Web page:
Those features include a redesigned skip with a lower front edge that gives the operator better visibility of obstacles; fluorescent steps, grab rails and roll bar to highlight the importance of maintaining three-points-of-contact when mounting and dismounting the machine; and a 180° front-facing camera that provides a view of the front blind spot during low-speed manoeuvres.

Power sources

Also, the Super Seven is powered by a Stage V engine that does not require AdBlue, and it uses axles normally found on the company’s 9 tonne dumper to make the machine more stable.


A former Thwaites employee reminisced on IRN’s Facebook page about the company’s first dumper – a three-wheeled model launched in 1951 (pictured). Visit our page, @InternationalRentalNews, to see the comments

On the question of electrification, Brown says little about the company’s plans. However, he did suggest that, while diesel engines remain the dominant power source, there will likely be some electrification.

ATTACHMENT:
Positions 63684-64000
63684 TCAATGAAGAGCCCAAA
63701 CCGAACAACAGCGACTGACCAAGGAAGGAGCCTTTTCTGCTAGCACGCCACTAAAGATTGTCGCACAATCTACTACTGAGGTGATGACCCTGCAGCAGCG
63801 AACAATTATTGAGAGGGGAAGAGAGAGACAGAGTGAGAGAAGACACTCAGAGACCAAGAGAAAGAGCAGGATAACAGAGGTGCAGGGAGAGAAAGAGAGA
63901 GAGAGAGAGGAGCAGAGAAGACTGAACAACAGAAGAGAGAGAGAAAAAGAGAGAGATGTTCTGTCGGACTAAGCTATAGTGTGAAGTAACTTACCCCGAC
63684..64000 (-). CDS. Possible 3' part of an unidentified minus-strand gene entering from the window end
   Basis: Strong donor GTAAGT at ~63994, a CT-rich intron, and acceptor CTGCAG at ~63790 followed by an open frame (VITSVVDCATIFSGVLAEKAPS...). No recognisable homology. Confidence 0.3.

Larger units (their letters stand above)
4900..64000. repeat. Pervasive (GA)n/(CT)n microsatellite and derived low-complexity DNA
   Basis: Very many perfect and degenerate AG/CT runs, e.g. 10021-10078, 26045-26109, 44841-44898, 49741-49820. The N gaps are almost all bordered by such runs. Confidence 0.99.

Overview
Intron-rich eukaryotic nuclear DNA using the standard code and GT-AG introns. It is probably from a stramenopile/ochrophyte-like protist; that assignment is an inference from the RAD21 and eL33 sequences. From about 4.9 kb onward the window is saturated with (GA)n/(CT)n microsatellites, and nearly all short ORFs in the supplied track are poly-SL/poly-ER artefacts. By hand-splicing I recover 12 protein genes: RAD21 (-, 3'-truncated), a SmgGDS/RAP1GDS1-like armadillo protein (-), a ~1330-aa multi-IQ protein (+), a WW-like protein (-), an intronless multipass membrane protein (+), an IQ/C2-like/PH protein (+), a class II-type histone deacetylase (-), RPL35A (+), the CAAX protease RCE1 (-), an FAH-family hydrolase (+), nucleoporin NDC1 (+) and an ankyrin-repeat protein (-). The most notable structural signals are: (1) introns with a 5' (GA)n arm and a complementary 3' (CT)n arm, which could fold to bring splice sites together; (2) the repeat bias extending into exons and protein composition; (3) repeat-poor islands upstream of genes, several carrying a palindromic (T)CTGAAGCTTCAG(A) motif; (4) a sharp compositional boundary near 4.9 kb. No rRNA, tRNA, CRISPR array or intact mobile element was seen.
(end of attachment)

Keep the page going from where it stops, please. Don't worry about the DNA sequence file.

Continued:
“Will dumpers always be powered by diesels? I think they will. But I think there will be some form of electrification,” says Brown.

He points out, however, that diesel engines are now very efficient and low in emissions. Indeed, they’ve been forced to become so by ever-tightening emissions legislation.

Brown adds, “You’ve also got to look at the total emission package – if you like, where is that electricity being generated? And there’s no point in having an electric product with a generator sitting in the corner chucking out emissions, or if there’s a fossil fuel power station needed to produce the electricity to power that machine.”

Pragmatism underlies the thinking at Thwaites.


Capture 1

Maintenance videos

As part of its efforts to help companies ensure that machines are well looked after, Thwaites has started to produce videos for daily machine checks. An operator can us their smartphone to scan a QR code on a given machine, and it links through to a video that is specific to that dumper model – as in the example pictured here for Twaites’ 1 tonne Hi-Tip dumper, presented by Andy Sabin, UK Sales Manager.